Q:

Our 12-year-old son is a classic underachiever. It's a nightmare trying to get him to do his work. Neither punishments nor rewards work. I could wax forever over the struggles we have had with him this past year.

He has been evaluated recently and was not found to have any learning disabilities or attention-deficit problems. His IQ tested in the gifted range. Is there any way to get him on track academically? The teachers all agree that he is capable of getting A's. - Very Frustrated

A:

So many things contribute to children not doing as well as they should in school. Some are unmotivated, some are unwilling to put out the effort to succeed, a few are simply lazy, and quite a few have poor study skills. Underachievers often lack self-discipline, do not accept responsibility for themselves, procrastinate and frequently make very poor decisions.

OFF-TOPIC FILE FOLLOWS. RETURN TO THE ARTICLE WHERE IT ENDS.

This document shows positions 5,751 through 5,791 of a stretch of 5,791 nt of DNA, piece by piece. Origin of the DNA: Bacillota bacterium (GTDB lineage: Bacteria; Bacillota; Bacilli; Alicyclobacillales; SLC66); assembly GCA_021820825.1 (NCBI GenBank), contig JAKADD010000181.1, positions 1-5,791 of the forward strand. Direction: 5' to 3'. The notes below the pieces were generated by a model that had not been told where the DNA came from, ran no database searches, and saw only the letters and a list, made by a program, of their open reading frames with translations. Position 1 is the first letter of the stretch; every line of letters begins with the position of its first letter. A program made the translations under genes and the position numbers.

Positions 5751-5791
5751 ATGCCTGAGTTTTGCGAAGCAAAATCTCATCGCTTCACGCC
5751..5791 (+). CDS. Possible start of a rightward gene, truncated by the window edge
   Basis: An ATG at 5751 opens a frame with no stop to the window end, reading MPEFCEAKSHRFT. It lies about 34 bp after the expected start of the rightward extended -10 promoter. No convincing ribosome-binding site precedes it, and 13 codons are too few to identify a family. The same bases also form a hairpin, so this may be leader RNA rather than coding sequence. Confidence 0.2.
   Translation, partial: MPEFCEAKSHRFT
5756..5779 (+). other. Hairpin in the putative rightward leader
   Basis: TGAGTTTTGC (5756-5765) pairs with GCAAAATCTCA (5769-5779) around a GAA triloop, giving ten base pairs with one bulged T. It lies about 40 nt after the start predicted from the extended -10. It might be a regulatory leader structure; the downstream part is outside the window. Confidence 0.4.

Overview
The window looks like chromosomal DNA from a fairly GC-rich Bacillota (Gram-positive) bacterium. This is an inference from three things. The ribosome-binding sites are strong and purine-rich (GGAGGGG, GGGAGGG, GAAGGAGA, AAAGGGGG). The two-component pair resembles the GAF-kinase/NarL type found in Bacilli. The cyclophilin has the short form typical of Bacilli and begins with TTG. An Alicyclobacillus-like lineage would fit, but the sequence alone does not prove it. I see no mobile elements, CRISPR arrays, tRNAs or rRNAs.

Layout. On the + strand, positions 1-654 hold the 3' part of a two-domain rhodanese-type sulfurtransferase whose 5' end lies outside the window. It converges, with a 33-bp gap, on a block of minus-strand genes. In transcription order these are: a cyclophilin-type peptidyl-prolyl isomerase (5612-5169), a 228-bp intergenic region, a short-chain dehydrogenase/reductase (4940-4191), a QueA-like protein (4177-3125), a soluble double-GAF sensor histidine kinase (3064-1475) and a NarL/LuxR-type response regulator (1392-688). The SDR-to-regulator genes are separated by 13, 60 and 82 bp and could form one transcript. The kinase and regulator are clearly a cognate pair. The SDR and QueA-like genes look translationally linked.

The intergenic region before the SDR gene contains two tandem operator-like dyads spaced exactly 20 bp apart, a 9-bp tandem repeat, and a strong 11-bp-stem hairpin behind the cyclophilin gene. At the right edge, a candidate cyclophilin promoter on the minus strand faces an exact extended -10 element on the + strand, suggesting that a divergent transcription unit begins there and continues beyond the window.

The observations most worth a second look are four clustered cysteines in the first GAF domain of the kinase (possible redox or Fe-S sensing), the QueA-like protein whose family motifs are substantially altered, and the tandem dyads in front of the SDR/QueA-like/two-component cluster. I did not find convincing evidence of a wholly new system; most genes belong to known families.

Underachievement is not an overnight event - it builds over time and is not simple to overcome. We have found two books that will give parents a very good idea of how to understand and motivate their underachieving children. They are "Bright Minds, Poor Grades - Understanding and Motivating Your Underachieving Child," by Michael D. Whitley, Ph.D., and "The Unmotivated Child - Helping Your Underachiever Become a Successful Student," by Natalie Rathvon, Ph.D.

Besides looking at one of these books, we have two other suggestions. Some bright underachievers are simply bored. It's important to discover if your son is being challenged at school. If not, could he be placed in more advanced classes, and would his teachers be willing to give him more challenging assignments in place of his doing some routine assignments? Also, some bright children simply do not follow a structured daily schedule and haven't learned to handle their time efficiently. You might try having your son complete, without exception, an hour of homework or read school-related work every day before he can participate in any after-school activities.